Monday, 14 December 2015

TRAVELS WITH CHARLIE by John Steinbeck

The title tells it all. Basically this old man drives around with his dog. Not much happens. Steinbeck has written some really great books, but this is not one of them. We are very much in late-life-crisis country, with Steinbeck banging on about what it means to be a man, and somewhat pointlessly embarking on a voyage of discovery in a homemade camper van.

He does not discover too much. He has some small talk with strangers, which he reports verbatim. His dog needs to pee a lot. He is deeply impressed by vending machines.
Suppose you want a soft drink; you pick your kind – Sugargrape or Cooly Cola – press a button, insert the coin, and stand back. A paper cup drops into place, the drink pours out and stops a quarter of an inch from the brim . . . . Coffee is even more interesting, for when the hot black fluid has ceased, a squirt of milk comes down and an envelope of sugar drops beside the cup.
It’s like going on holiday with your Grandpa. If your grandpa had written Of Mice And Men. Because some bits are quite well observed. In a cafĂ©:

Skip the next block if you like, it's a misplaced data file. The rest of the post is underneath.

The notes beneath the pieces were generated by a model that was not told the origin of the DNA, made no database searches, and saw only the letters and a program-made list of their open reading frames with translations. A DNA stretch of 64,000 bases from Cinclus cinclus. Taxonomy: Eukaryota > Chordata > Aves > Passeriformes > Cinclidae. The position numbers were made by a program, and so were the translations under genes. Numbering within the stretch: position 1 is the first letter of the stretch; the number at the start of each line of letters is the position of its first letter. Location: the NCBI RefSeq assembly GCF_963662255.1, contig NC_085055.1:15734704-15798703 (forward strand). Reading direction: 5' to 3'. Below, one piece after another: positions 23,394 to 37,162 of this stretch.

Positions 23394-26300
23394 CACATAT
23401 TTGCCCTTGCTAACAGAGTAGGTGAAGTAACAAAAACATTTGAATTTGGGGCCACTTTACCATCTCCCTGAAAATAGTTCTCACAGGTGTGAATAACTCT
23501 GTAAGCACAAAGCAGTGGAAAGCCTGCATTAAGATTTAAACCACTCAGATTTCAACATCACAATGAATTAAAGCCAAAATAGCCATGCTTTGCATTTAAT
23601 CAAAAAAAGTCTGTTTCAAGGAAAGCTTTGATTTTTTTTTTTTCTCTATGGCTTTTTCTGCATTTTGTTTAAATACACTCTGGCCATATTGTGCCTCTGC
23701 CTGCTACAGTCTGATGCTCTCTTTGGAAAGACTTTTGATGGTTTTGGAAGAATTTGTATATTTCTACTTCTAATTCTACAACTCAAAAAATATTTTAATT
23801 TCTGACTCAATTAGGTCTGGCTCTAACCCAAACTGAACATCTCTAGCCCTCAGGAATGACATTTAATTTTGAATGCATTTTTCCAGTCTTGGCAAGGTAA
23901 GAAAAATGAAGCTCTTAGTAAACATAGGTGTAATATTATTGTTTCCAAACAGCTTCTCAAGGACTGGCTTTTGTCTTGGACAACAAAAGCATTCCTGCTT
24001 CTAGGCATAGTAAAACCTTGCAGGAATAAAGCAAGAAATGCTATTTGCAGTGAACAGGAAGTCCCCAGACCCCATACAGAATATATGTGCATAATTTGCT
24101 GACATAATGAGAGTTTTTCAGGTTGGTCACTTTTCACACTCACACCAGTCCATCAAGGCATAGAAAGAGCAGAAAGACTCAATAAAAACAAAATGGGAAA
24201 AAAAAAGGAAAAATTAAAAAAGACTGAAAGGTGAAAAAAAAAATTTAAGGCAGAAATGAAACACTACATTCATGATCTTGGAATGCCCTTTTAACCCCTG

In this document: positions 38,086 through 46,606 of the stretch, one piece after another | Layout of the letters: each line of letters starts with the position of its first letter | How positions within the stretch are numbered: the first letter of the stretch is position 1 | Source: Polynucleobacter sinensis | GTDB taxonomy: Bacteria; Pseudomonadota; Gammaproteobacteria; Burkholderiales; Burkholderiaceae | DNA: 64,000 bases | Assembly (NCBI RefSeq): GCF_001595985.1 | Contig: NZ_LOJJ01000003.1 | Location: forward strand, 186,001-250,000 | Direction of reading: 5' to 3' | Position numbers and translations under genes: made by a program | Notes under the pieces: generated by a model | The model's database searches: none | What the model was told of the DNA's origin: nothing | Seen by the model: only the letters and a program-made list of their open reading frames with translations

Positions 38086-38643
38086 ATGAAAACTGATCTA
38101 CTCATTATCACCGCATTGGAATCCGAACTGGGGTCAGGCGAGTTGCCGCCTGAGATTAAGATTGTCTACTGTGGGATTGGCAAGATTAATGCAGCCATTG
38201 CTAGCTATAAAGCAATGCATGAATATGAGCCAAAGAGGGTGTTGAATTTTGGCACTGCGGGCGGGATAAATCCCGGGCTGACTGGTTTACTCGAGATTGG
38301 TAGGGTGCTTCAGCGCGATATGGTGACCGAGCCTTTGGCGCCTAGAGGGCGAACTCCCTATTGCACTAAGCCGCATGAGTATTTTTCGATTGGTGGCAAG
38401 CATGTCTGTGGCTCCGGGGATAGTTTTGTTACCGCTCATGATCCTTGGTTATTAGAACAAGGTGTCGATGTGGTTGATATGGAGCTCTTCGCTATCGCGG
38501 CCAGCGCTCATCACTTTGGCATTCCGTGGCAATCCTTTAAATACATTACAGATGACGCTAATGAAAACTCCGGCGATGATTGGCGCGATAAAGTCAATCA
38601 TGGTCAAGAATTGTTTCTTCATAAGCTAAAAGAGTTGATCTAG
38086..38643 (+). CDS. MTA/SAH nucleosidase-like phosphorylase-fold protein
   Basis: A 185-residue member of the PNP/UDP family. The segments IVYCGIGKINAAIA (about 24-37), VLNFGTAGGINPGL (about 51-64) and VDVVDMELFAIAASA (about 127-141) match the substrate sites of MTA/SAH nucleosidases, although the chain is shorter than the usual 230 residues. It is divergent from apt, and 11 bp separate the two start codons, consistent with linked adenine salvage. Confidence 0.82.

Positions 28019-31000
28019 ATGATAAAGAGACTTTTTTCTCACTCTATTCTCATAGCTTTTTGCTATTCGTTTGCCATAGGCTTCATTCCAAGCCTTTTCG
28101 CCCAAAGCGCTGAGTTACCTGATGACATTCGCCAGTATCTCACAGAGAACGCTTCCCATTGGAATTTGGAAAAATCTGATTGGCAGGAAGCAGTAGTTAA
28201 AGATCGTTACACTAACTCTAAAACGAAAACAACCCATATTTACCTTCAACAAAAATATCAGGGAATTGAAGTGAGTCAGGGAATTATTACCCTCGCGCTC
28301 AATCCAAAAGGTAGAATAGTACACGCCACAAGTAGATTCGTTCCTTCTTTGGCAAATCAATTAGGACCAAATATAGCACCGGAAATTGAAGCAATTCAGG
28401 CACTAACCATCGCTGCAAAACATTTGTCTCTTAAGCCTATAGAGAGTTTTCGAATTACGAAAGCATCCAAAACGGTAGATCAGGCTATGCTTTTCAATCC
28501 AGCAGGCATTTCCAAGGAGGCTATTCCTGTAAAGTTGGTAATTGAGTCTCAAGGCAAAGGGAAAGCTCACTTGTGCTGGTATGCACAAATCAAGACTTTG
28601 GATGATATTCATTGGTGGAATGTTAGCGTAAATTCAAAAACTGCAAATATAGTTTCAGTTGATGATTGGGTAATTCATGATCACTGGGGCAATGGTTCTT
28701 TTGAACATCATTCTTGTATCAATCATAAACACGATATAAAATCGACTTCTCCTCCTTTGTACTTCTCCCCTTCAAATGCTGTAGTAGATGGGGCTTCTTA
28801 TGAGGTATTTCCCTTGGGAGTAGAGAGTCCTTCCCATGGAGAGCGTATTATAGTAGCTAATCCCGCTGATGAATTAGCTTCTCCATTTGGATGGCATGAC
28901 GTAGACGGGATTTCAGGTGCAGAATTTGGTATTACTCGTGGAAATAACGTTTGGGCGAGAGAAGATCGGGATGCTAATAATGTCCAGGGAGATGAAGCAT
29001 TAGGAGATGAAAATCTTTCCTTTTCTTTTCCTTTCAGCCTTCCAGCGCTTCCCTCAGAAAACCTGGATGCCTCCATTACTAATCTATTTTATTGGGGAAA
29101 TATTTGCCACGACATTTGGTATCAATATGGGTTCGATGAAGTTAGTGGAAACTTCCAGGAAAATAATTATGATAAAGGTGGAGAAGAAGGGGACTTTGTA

The customers were folded over their coffee cups like ferns.
Or on turkeys:
To know them is not to admire them, for they are vain and hysterical. They gather in vulnerable groups and then panic at rumours. They are subject to all the sicknesses of other fowl, together with some they have invented. Turkeys seem to be manic-depressive types, gobbling with blushing wattles, spread tails, and scraping wings in amorous bravado at one moment and huddled in craven cowardice the next.
But that’s about it. There you go, you can skip it. I’ve read it for you and picked out the best bits.


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